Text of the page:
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Govt looks set to join holistic health app trend
The New Zealand Government may be the latest entrant in the trend of holistic health apps which digitise healthcare in the age of Covid-19, Marc Daalder reports
Can an app a day keep the doctor away?
That's the idea, at least for some members of a new class of health apps that could replace some - but not all - of the functions our GPs and pharmacists usually serve.
Holistic health apps are having a moment in New Zealand and abroad. Last week, Sharecare, an overseas health and wellness app which synthesises information about your health into a simple number - your body's "RealAge", as opposed to how old you actually are - launched in New Zealand, with the help of Fidelity Life insurance.
Now, the Government also seems set to get in on the trend, with Director-General of Health Ashley Bloomfield saying any official contact tracing app will likely come with some of these functionalities enabled as well.
"One of the other things we’re thoughtful about is we would like to think about what we have seen through the Covid-19 response from the health system, is some quite significant changes in the way that care is delivered to people through virtual means," he said during a press conference on Wednesday.
"What we’re really interested in is thinking, if there is a role for an app, that it’s not just around contact tracing but it may have some potential longer-term benefits for people in terms of access to information - their information about their health - and enabling them to take better care of themselves and their whanau."
This is part of the promise of holistic health apps, Fidelity CCO Pete Doherty told Newsroom. People who might shy away from the doctor due to time or financial constraints can receive basic services and information about their health through an app.
A survey conducted by Fidelity and Sharecare during the waning days of the Level 4 lockdown also found millennials - the demographic most likely to download and use a holistic health app - were more likely than others to admit to eating less healthily during the lockdown, drinking and smoking more, exercising and sleep less and to feel concerns around the impact of Covid-19 on their jobs and their savings.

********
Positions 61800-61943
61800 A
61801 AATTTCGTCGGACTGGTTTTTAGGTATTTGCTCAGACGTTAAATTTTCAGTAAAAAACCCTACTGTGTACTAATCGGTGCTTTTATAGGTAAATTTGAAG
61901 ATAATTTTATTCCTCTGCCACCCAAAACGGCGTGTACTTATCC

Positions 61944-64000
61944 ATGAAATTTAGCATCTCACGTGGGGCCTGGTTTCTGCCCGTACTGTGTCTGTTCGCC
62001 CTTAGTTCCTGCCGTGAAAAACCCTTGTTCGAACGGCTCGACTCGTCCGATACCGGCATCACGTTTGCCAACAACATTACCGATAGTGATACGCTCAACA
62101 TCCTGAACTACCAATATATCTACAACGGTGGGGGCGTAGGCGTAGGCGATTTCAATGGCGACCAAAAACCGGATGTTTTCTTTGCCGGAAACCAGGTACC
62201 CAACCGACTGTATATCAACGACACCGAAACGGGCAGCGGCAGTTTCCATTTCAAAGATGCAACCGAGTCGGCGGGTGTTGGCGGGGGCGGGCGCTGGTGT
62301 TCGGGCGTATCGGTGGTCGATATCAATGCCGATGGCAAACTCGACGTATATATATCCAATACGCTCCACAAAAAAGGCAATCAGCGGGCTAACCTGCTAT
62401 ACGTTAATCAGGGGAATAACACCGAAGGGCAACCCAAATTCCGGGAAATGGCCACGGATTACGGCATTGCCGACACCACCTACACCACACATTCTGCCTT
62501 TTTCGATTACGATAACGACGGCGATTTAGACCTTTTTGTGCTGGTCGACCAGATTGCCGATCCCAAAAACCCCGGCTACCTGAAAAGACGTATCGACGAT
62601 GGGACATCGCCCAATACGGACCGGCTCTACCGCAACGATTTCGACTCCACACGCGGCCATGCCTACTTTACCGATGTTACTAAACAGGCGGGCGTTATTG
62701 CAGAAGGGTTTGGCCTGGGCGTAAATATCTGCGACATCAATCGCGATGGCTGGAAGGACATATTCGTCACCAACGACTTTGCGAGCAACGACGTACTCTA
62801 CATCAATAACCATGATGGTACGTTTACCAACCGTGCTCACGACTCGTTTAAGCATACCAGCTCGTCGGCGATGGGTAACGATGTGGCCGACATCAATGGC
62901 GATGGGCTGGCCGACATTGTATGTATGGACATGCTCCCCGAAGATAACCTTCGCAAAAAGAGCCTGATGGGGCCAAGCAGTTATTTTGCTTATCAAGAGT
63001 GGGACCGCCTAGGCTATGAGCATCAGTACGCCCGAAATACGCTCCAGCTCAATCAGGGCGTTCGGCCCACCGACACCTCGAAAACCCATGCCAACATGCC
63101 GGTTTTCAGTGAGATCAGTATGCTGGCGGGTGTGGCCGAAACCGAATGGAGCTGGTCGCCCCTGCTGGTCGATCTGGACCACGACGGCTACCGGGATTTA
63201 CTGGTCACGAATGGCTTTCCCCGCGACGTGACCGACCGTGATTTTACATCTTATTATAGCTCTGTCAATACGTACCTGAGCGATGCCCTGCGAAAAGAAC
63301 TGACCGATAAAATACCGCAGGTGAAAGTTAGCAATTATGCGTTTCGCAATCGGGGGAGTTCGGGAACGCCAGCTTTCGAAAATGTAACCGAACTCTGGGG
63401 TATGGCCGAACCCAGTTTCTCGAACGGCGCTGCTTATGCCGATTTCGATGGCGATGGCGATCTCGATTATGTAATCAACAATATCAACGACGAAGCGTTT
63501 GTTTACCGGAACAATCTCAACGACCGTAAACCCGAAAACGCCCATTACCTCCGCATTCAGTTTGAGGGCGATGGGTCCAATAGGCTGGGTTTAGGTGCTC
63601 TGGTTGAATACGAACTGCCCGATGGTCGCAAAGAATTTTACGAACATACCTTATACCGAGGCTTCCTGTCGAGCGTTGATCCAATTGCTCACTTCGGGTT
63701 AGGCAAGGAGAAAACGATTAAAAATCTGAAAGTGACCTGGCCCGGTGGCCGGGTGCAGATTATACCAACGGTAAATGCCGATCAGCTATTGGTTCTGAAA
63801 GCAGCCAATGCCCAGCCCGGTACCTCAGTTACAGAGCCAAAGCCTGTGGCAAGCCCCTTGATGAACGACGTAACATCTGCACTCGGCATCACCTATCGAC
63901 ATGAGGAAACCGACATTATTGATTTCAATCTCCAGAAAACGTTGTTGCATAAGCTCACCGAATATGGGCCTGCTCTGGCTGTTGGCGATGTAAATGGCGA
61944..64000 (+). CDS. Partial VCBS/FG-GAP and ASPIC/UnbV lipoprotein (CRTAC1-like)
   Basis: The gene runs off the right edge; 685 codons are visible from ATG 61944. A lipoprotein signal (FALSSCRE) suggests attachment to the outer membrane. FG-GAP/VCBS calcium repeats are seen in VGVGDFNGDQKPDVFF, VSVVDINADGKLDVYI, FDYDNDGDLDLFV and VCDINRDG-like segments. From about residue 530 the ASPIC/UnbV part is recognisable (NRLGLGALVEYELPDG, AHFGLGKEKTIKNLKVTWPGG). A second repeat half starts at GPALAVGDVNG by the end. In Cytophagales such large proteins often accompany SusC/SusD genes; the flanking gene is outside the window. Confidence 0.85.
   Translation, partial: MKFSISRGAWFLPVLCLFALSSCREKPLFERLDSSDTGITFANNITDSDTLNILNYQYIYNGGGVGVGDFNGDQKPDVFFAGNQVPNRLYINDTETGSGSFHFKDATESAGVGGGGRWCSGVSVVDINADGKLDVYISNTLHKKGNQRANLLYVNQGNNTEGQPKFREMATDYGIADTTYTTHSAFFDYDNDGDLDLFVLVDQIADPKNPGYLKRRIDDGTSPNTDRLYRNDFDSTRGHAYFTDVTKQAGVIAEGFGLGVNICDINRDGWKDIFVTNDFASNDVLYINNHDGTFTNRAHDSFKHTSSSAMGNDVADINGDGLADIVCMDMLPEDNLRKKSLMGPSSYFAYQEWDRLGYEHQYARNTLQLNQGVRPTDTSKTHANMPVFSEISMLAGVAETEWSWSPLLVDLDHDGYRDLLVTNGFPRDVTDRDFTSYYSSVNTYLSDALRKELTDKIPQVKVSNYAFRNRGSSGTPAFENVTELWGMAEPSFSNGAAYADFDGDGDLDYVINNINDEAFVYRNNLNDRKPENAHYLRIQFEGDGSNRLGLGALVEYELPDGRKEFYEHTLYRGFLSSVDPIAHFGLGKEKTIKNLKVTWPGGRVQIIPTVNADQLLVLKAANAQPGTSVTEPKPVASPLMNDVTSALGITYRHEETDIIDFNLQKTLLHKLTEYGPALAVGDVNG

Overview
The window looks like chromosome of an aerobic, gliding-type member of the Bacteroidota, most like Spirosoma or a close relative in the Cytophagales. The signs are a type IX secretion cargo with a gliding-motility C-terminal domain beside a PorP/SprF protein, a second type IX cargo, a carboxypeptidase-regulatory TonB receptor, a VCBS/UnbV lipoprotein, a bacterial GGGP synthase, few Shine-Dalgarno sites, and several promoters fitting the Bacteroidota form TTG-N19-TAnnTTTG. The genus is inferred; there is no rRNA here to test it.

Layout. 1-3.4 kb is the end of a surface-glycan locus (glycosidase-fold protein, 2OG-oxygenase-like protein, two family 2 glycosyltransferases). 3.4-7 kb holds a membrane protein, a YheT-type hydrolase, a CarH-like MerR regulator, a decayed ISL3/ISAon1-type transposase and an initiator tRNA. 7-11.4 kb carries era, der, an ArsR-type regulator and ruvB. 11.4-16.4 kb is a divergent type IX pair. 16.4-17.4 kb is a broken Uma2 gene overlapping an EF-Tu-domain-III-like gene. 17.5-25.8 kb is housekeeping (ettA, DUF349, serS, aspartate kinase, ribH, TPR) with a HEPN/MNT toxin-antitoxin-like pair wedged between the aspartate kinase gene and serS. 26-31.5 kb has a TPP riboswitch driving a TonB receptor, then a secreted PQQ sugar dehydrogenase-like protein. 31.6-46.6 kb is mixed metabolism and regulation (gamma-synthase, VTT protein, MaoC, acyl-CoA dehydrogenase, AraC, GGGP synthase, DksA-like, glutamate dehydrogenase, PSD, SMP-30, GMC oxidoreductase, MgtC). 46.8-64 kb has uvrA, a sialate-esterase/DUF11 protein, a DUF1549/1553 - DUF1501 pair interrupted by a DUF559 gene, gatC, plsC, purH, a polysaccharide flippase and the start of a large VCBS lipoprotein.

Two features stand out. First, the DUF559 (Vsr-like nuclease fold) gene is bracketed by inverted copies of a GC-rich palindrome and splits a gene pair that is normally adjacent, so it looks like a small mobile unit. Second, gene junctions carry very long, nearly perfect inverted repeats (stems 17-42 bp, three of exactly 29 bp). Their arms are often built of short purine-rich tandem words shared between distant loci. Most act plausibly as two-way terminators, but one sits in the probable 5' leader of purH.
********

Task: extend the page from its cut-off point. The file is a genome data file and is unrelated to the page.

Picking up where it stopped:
"I think it's much easier to get that basic information about how you're doing from your smartphone," Doherty said.
Another major issue for these apps is privacy, particularly when one's medical information is involved. A late April survey of New Zealanders' attitudes towards contact tracing apps found that 62 percent of smartphone owners would download such an app.
However, when asked for concerns that might stop them downloading a contact tracing app, 62 percent said privacy was their chief worry.
There are, of course, ways to ameliorate these sorts of concerns. Encrypting the data is one option, as is - for a Government app - an instruction not to share the data with other Government agencies.
Despite being involved with the launch of Sharecare in New Zealand, Fidelity isn't using the medical information it gathers to price or offer different insurance plans. Doherty's position is simple: The more effective the app in keeping people healthy, the better off Fidelity ends up.
The life insurance company is also giving members access to premium benefits to the otherwise free app, which has globally been downloaded more than half a million times on Android. Information for Apple downloads was not available.
How the Government might compete with private-sector efforts like Sharecare remains yet to be seen. However, it does have some experience with digital healthcare through efforts like the Lowdown and SPARX, which serve young people looking for mental health help.
The Government also operates an SMS-based free counselling service, 1737.
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